Jain’s Innovators: Innovating Heart Failure Care: One Health System’s Journey
by Sachin Jain, MD
In the fall of 2009, Sanjay Doddamani, MD, FACC, was growing weary of re-admitting the same set of “frequent fliers” to his care at Nassau University Medical Center in Long Island, New York. The soft-spoken heart failure (HF) specialist’s practice resembled that of many cardiologists—split evenly between new patients and those who kept returning to the emergency department (ED). The same patients, problems, and treatment course.
“I was getting tired of pushing boulders uphill,” Dr. Doddamani told me. The typical patient in question might come to the hospital several times a month and 20-30 times throughout a year. “I kept telling myself there had to be a better way.”
Dr. Doddamani’s resolve led him to organize a new (HF) clinic for his patients at Nassau, a gritty community hospital on the Queens-Long Island border. Partnering with experienced cardiac nurses led by long-time HF nurse practitioner Deborah Ahern, the team keeps close tabs on patients and works collaboratively to titrate their medications. When patients require care, the nurses are aware of it well before the need for a hospitalization and bring them to a makeshift office-based IV diuretic infusion center.
Dr. Doddamani’s work has shifted focus from the rote mechanics of readmission to satisfyingly keeping patients out of trouble. With a protocol that Dr. Doddamani and his team continue to refine, patients are aggressively managed in the clinic setting with no limits. “The hospital is there if we need it—but so many times it’s unnecessary.”
I interviewed Dr. Doddamani to better understand his model and help glean lessons for others interested in pursuing clinical innovation in HF management.
What was your motivation for pursuing innovation in (HF) management?
Our primary motivation came from recognizing that the current system was not working for patients or for us. The revolving door of the vicious (HF) cycle is incredibly frustrating to patients, their families, and their caregivers.
Through a patient’s eyes, we reassessed every roadblock to care from arrival in the ED through the continuum of inpatient and post-discharge phases, asking ourselves where we go wrong. What can we do better? We established a committed team to take ownership, realizing there is tremendous room for improvement in the current model in four key areas.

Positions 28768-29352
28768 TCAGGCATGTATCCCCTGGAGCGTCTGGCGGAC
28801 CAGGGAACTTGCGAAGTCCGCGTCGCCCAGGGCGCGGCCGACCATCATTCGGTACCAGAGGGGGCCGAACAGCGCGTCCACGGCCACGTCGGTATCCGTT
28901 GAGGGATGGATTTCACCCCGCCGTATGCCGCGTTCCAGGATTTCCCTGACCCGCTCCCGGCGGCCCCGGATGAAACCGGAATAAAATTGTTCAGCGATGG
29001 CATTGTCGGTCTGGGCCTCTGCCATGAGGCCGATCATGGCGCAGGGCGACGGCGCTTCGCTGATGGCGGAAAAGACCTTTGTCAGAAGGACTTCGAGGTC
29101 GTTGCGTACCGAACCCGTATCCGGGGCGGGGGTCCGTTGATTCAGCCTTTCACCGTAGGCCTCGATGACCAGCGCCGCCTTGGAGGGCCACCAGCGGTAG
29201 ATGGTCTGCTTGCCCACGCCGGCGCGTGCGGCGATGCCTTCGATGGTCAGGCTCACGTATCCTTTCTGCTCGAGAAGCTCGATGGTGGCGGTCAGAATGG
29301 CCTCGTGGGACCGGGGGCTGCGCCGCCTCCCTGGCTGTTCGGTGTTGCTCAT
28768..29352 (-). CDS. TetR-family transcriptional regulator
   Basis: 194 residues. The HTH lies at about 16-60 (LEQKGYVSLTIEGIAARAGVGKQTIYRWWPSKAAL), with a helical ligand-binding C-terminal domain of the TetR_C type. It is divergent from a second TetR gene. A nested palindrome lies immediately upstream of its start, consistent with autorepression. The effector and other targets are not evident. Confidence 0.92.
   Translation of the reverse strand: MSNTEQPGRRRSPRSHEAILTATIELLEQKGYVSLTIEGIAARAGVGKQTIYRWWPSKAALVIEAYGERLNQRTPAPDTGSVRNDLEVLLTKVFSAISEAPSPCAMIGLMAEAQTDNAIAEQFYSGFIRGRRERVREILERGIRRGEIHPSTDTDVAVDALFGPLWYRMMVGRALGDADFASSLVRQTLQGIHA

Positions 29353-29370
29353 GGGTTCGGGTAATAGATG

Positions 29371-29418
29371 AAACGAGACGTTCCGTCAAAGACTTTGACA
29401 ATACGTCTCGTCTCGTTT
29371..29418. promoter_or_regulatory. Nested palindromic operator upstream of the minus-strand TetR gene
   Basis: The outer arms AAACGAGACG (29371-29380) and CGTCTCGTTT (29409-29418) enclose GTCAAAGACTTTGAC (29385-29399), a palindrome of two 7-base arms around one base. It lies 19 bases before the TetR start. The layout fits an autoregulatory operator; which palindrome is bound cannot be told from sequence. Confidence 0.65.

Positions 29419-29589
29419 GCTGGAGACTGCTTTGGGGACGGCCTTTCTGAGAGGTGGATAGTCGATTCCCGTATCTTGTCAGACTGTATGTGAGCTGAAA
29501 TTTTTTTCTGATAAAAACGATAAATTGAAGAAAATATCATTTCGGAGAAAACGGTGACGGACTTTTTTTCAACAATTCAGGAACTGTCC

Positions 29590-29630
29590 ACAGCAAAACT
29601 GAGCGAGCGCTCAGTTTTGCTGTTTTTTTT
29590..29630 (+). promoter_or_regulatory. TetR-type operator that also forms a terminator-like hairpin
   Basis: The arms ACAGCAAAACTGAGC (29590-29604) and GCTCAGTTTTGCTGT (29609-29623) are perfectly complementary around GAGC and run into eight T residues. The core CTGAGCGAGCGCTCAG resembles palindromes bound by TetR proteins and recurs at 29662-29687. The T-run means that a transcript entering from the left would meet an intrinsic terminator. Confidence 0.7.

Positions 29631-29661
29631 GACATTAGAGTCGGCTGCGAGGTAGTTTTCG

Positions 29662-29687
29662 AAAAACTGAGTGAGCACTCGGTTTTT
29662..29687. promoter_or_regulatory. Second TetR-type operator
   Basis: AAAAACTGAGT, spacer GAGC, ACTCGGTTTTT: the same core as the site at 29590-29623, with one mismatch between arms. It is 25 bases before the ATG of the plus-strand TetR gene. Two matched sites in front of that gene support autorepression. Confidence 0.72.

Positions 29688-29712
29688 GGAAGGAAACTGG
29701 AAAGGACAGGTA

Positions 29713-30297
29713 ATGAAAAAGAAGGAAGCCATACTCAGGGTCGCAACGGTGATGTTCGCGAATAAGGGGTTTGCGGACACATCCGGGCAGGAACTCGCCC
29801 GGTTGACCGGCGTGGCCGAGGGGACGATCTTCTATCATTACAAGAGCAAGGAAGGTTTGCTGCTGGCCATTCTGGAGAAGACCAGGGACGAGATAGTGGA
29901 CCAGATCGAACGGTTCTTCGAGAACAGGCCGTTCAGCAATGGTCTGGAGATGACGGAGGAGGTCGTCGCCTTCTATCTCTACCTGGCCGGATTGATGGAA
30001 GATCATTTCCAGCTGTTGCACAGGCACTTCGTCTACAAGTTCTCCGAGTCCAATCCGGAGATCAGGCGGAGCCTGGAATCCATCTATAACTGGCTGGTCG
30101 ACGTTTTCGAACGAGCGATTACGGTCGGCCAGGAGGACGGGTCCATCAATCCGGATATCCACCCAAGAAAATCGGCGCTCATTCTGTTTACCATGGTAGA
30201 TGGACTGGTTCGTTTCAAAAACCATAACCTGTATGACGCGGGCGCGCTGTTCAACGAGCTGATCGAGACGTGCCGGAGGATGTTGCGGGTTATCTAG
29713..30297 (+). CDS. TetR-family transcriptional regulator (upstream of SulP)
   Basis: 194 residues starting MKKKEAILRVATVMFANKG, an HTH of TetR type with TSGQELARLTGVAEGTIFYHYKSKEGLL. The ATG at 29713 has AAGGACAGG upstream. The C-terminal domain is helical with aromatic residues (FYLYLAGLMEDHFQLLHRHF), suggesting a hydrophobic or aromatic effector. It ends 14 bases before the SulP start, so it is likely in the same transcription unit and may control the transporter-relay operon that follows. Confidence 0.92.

And those are?
The first was to address economics in a tangible, beneficial way, which was to reduce inpatient length of stay (LOS) as a measure of quality. Each avoidable inpatient day raises the risk of hospital-acquired infections, pressure ulcers, and overall debility. Cutting one day off LOS equals about a $1,200 cost reduction and possibly more if you account for costs related to infections or ulcers.
The second measure: reduce in-hospital and 30-day mortality. Although nationally HF mortality exceeds many cancers combined, higher inpatient mortality reflects poor quality and access to care and a lack of understanding and resources for end-of-life care (EOL).
The third measure is patient affinity as expressed by increased ambulatory visits. We felt that if we provide great care, why would patients go elsewhere? Maintaining close follow-up has been an important strategy for quality, improvement in care, increased productivity, and for revenue and affinity to our program.
The fourth measure—reduce 30-day readmissions (30DR)—is probably the toughest one to achieve. We have had some success here but before we can significantly cut readmissions, health care needs to undergo a transformational shift in understanding the complexity surrounding readmissions needs. Post-discharge phone calls or remote monitoring are inadequate unless you can intervene and modify therapy.
Having an outpatient HF center to administer IV diuretics has certainly reduced 30DR in some patients but has zero impact on patients with the highest readmission risk, those discharged to nursing homes (NH). Unless we go into the home, replace patient food with healthier options, provide IV diuretics in the NH, divert patients from the ED to observation units, have NH palliative care, and transform EOL, we can only make a dent not a shift.
Tell us more about your practice setting and the community you serve.
We are a public benefit (safety net) hospital that serves three distinct populations. Residents from the five towns we serve in Long Island and Eastern Queens comprise the largest group. Many are elderly and often lack the social and family support that would have helped with many post-discharge care needs including transport. We also serve patients from the area NHs whose 911 calls bring them to our ED.